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Can somebody remember what was the command to create an empty file in MSDOS using BAT file?

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Also at stackoverflow.com/questions/1702762, "How to create an empty file at the command line?". –  Peter Mortensen Jan 25 '10 at 12:13
You aren't confusing DOS and cmd.exe, are you? –  user unknown May 10 '12 at 3:56

11 Answers 11

up vote 134 down vote accepted
echo. 2>EmptyFile.txt
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This echoes a newline to stdout, though... my answer doesn't. –  ephemient Oct 17 '08 at 4:08
Sometimes it's relevant; I used to have touch lying around until I got the idea of just copying NUL (or type NUL>file) for the purpose of getting 0-byte files. :-) –  Joey Mar 4 '09 at 3:47
To merge ephemient's answer and this one, you could do: "echo. >NUL 2>EmptyFile.txt" to achieve the same results without outputting a newline –  cmptrgeekken Oct 25 '09 at 15:34
Why is . in echo. –  Reegan Jan 24 '14 at 3:50
@Reegan If you used echo 2 without the ., the console would read "ECHO is off." Using echo. 2 effectively silences console output by only displaying a newline. –  OneManBand Nov 19 '14 at 19:28
copy NUL EmptyFile.txt

DOS has a few special files (devices, actually) that exist in every directory, NUL being the equivalent of UNIX's /dev/null: it's a magic file that's always empty and throws away anything you write to it. Here's a list of some others; CON is occasionally useful as well.

To avoid having any output at all, you can use

copy /y NUL EmptyFile.txt >NUL

/y prevents copy from asking a question you can't see when output goes to NUL.

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+1 - the question does state an empty file, so the accepted answer is wrong. –  Joe Oct 24 '08 at 8:35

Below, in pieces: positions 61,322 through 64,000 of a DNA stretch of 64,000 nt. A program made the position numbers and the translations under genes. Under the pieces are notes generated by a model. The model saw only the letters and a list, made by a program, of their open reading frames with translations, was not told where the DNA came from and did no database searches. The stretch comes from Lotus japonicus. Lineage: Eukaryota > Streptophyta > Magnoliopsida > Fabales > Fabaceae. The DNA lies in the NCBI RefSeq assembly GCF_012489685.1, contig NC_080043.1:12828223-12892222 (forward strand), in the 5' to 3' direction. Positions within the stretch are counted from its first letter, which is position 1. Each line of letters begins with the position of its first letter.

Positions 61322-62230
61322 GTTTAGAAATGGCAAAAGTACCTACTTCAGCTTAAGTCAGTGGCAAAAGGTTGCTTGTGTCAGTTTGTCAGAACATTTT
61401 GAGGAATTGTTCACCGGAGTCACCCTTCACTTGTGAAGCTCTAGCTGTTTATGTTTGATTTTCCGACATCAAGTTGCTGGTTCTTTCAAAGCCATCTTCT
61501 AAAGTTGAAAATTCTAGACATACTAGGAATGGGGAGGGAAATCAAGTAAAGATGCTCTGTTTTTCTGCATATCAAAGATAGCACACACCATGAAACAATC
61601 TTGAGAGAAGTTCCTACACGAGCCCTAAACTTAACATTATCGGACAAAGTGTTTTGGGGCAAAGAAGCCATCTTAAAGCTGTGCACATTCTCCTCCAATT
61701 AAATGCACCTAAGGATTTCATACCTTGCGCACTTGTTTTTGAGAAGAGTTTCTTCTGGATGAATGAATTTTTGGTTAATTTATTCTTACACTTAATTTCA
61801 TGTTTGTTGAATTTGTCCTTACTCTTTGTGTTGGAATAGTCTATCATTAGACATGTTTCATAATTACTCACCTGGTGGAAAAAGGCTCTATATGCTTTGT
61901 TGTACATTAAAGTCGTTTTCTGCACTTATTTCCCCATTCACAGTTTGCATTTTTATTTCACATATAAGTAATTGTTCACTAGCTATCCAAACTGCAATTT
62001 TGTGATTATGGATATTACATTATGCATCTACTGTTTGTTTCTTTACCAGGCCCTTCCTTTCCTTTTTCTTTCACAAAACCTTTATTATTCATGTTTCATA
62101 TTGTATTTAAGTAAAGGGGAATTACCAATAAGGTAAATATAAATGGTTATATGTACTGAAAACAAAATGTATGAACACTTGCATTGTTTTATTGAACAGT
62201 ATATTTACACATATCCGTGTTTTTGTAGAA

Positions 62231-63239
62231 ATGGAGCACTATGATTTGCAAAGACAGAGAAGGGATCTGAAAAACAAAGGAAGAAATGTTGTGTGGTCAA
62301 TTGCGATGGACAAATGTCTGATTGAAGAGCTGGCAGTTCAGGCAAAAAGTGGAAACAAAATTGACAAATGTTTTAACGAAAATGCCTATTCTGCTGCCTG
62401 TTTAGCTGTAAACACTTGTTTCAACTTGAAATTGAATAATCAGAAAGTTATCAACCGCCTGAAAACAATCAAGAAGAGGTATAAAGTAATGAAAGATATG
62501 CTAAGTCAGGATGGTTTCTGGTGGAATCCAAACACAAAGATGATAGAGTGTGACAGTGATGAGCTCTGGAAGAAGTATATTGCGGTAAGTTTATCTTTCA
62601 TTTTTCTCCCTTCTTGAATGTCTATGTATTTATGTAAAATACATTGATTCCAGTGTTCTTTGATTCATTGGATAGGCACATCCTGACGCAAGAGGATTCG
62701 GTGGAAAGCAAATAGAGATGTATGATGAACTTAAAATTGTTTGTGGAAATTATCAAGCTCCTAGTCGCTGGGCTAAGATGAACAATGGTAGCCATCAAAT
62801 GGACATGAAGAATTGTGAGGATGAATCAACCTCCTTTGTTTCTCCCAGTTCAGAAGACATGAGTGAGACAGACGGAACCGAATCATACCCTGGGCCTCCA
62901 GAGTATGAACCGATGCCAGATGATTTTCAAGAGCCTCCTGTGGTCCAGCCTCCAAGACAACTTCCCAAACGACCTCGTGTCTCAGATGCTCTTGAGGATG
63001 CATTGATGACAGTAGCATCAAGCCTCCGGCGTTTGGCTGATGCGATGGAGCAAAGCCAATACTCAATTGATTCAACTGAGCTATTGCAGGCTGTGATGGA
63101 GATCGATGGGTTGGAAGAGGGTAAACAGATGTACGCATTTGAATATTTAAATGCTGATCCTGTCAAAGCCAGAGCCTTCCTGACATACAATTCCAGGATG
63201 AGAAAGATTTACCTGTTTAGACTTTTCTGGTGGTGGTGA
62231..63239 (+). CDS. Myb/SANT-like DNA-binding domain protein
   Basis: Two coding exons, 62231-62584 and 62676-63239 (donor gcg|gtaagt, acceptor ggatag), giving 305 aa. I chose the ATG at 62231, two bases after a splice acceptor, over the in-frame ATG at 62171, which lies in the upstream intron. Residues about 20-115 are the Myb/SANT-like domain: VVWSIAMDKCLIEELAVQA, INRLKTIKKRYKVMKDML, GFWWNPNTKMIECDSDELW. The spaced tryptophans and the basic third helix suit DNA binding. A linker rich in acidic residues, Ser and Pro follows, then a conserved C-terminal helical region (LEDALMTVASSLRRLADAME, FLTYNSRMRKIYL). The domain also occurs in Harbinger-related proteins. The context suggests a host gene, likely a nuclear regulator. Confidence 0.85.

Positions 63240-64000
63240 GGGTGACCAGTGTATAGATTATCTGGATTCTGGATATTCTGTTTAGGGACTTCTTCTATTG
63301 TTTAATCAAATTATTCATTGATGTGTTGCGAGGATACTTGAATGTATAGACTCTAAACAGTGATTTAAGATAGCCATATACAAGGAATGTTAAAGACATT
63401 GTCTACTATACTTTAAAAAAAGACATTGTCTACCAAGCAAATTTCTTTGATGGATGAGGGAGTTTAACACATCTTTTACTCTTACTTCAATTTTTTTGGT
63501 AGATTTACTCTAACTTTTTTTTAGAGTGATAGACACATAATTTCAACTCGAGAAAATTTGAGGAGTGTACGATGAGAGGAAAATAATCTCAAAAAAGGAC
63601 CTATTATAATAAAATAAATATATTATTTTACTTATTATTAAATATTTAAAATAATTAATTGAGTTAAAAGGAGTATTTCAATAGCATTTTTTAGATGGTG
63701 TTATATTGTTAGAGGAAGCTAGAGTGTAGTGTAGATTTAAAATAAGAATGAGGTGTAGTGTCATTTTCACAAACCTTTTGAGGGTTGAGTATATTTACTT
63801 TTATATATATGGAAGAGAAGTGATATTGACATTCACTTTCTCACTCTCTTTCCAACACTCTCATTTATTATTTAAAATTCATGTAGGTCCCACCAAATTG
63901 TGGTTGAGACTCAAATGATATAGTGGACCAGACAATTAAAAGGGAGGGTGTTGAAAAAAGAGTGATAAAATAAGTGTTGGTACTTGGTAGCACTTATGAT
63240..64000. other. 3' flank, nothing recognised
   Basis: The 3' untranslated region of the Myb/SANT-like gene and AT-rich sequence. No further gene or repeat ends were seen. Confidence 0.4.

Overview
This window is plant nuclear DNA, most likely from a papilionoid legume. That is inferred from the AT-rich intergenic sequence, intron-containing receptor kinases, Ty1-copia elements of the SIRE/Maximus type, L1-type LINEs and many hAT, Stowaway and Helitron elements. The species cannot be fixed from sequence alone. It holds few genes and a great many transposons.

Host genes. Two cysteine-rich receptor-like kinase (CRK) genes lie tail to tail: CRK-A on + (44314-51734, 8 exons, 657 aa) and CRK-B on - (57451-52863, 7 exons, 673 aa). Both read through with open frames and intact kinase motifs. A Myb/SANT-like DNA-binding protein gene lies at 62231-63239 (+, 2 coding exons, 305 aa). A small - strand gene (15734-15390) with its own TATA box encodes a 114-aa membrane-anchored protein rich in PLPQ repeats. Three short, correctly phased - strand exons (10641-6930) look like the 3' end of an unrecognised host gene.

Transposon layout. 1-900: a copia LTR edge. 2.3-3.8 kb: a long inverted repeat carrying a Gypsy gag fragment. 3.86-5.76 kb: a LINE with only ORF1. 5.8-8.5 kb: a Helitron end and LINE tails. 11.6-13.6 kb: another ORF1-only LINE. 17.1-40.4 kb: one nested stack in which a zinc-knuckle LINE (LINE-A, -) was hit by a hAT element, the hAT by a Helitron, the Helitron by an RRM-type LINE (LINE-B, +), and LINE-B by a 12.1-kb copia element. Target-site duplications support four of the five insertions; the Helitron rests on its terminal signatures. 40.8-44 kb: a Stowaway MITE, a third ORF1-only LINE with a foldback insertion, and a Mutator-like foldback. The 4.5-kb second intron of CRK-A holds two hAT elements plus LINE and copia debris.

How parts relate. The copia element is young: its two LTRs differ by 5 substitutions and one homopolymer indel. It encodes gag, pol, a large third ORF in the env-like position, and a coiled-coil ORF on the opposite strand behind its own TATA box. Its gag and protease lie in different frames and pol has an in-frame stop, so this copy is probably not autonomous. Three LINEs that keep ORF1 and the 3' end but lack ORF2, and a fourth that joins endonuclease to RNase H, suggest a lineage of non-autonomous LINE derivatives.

DannySmurf's solution actually does create an empty file -- a newline goes to stdout, nothing goes to stderr (directed into the new file). But thanks for the +1 anyways –  ephemient Oct 24 '08 at 18:43
type nul > EmptyFile.txt is shortest solution. Still your answer is better then accepted solution, cause your file will be really empty. +1 –  TPAKTOPA Jan 12 at 16:14
type NUL > EmptyFile.txt

After reading the previous two posts, this blend of the two is what I came up with. It seems a little cleaner. There is no need to worry about redirecting the "1 file(s) copied." message to NUL, like the previous post does, and it looks nice next to the ECHO OutputLineFromLoop >> Emptyfile.txt that will usually follow in a batch file.

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+1 this is the natural one that first comes to mind, not the contrivances with stderr etc. –  Amit Naidu Jul 29 '11 at 18:58
You are correct. This method avoides the /y flag on the copy command. –  djangofan May 21 '13 at 18:42
the simplest solution and works like a charm –  Kstro21 Aug 9 '13 at 13:02

REM. > empty.file

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It doesn't look like it would work but it does. Amazing. –  djangofan May 21 '13 at 18:46

Techniques I gathered from other answers:

Makes a 0 byte file a very clear, backward-compatible way:

type nul >EmptyFile.txt

idea via: anonymous, Danny Backett, possibly others, myself inspired by JdeBP's work

A 0 byte file another way, it's backward-compatible-looking:

REM. >EmptyFile.txt

idea via: Johannes

A 0 byte file 3rd way backward-compatible-looking, too:

echo. 2>EmptyFile.txt

idea via: TheSmurf

A 0 byte file the systematic way probably available since Windows 2000: